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Personal Relations

The views expressed are those of the author and do not necessarily reflect the views of ASPA as an organization.

By Emily Costa
August 27, 2018

A scorching Wednesday a few weeks back sent me running for cover to my favorite air-conditioned Thai restaurant for lunch. I was dining alone so I could look out, observing everyone around me and hope to hear some of their conversations. I’ve long loved being a fly on the wall. Two white men in the corner caught my attention immediately. One Baby Boomer and one Generation X, they were in an intense discussion about our country’s politics and its leaders.

I planted myself harder on the seat and settled in. I figured it would be a great show. As I ate my nime chow, I realized something more astonishing about the two men: one was a Democrat, the other a Republican. In this politically obsessed decade, I have witnessed no peaceful encounters between politically opposed people who are discussing politics. I see many encounters where pundits attack each other on television. Or when social media explodes with one story and two angry sides. But in real life, I watch people get up and walk away when someone begins voicing their own conflicting belief. I do this myself under the guise of respecting others, although I know it’s just so I don’t get angry or feel uncomfortable.

As the men conversed, I became absolutely obsessed. The Baby Boomer brought up “the illegals.” The Gen X’er simply replied, “more people were deported under Obama than any other president.” They were disagreeing about politics though neither was angry. No personal insults followed. They were still enjoying their meals, eating and talking pleasantly, although agreeing on nothing.

I listened more as my own entrée arrived and while I ate. I disagreed with some of their viewpoints but I gladly obliged the lesson from them both. I didn’t need to put my headphones on. Or walk over and state my own opinion, whether it was fact based or not. I could choose to accept what I already knew. American citizens differ in their political views. What I learned that afternoon, though, was that we can disagree so fundamentally, yet find good in each other in the space between.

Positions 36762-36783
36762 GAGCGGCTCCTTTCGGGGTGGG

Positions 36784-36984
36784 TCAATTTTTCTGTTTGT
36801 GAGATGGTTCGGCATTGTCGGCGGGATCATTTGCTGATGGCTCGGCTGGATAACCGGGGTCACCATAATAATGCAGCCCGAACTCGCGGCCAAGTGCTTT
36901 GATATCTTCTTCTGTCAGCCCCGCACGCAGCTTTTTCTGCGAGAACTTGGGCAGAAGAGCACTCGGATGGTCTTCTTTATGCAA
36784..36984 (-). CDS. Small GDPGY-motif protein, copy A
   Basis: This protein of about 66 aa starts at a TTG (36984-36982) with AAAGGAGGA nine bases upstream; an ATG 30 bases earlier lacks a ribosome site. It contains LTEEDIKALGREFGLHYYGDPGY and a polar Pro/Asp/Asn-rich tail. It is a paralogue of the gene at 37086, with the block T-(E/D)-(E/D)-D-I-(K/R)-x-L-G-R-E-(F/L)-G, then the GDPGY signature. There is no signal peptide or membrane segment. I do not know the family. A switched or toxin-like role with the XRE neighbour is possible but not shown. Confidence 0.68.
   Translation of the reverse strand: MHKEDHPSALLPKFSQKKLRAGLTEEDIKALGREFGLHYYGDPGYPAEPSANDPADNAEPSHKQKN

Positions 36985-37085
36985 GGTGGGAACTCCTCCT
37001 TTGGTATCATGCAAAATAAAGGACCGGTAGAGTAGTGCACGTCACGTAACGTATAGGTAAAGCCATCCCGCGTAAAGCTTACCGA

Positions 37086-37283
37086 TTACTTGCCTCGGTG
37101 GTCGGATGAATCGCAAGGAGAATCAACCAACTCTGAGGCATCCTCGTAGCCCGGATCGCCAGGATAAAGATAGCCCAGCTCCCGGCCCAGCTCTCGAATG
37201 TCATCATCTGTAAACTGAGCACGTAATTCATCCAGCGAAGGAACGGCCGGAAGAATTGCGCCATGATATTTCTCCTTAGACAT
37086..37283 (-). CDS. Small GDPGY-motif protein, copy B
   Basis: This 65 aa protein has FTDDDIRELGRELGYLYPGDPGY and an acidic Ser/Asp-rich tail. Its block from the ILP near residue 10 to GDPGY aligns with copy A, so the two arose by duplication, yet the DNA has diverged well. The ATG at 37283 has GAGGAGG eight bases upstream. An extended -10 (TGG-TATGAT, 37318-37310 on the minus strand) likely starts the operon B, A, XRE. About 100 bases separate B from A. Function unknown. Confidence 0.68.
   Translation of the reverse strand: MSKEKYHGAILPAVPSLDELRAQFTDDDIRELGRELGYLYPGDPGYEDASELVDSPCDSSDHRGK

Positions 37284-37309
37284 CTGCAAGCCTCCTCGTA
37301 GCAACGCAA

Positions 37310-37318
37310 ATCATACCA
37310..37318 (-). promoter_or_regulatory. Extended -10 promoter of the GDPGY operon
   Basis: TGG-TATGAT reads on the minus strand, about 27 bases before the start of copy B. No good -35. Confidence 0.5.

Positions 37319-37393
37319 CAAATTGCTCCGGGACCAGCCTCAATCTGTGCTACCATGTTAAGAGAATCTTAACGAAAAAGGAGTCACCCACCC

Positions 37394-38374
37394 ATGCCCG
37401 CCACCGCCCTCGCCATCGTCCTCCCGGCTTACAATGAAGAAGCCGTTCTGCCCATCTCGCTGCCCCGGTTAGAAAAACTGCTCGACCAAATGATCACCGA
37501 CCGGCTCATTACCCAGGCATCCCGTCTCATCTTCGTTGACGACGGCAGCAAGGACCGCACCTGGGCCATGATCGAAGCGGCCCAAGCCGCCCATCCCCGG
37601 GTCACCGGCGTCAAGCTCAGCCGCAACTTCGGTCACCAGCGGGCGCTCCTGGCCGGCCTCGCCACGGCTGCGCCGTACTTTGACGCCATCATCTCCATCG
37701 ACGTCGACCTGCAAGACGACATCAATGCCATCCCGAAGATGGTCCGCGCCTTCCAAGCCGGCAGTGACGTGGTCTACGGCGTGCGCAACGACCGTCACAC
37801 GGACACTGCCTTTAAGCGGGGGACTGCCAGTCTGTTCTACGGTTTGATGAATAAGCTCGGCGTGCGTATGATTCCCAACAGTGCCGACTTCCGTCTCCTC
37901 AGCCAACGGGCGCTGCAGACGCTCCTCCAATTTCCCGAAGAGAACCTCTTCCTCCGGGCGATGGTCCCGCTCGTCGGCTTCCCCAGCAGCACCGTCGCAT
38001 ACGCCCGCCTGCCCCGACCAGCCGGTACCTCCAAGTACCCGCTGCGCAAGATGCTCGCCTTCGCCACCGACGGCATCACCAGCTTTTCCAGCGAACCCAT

The primaries are less than a month away. My own neighborhood is adorned with signs on every lawn. I love local politics and I love the primaries. It feels like this is when candidates are the most raw and uncorrupted. They still see their policy choices as definitive. They also believe in their own abilities to follow through and fix things. In Rhode Island, like elsewhere, our policy choices are complex. While we move progressively, we also move very slowly (at the brink of inefficiency some would say).

Rhode Island candidates running for office mirror the two sides of national politics: One liberal, socially conscious, and environmentally friendly; the other a little more brash and populist; yet, patriotic and motivated. Even though we’re the smallest state in the union, towns will be divided up by party. Vehement objectors will exist no matter the side. We’re all still neighbors nevertheless. We pass each other at Whole Foods and T.J. Maxx. We beep at each other on the highway when we forget to use a blinker.

I’m sick of being the silent objector or the angry antagonist. I want to be able to coexist. I want to forgive the other side and stop blocking their viewpoint from my consciousness. I want the ability to accept the right of Americans to speak freely, upholding a cornerstone belief of this Republic. I have to try harder; I know this skill is not attained easily. This process also does not happen when I call someone out on the street or at a restaurant. The real power comes in my own, very private voting booth. This is the fundamental right we should be fighting for, especially since some of us do not exercise it nearly enough.

I look forward to the excitement of election nights. Watching local newscasters tallying the votes, I’m always wondering who they would want to win. When the maps come up on the television showing which districts are red and which blue, I will remember each district is filled with my neighbors, no matter the color. I will also remember the two men I watched at the Thai restaurant. They listened to each other respectfully. Neither man cowered in silence to the other. Their opinions were expressed and left to air out in the open. It didn’t matter who was right or wrong, it only mattered that they were eating lunch together in enjoyment. Democrat or Republican, they could still coexist. As an observer, I was utterly inspired to do better myself.

Author: Emily Costa is a Master’s in Public Administration Student at Roger Williams University in Rhode Island. She currently resides in Providence. [email protected]

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